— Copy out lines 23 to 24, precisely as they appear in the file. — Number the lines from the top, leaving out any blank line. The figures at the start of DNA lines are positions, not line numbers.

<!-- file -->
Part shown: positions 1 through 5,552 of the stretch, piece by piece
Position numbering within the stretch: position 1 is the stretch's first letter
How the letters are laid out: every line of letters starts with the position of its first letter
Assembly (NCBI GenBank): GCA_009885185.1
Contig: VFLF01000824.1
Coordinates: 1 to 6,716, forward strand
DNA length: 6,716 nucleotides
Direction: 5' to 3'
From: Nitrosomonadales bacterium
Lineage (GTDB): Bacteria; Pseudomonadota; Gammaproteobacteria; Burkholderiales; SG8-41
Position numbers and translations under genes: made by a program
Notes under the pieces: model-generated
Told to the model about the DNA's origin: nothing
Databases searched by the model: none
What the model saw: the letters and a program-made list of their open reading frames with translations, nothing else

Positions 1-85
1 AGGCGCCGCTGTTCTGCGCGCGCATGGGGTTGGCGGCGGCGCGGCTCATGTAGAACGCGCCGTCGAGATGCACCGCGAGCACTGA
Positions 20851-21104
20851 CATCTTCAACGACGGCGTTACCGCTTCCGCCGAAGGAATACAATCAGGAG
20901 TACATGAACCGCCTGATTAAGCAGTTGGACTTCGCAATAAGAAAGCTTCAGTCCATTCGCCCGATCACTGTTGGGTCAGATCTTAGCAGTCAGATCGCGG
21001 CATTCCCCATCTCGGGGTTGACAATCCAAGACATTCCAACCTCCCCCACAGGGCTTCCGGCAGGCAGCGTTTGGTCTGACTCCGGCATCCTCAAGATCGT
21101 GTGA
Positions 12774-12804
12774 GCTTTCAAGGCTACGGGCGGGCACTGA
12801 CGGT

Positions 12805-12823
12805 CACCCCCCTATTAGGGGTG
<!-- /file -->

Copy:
Positions 12774-12804
12774 GCTTTCAAGGCTACGGGCGGGCACTGA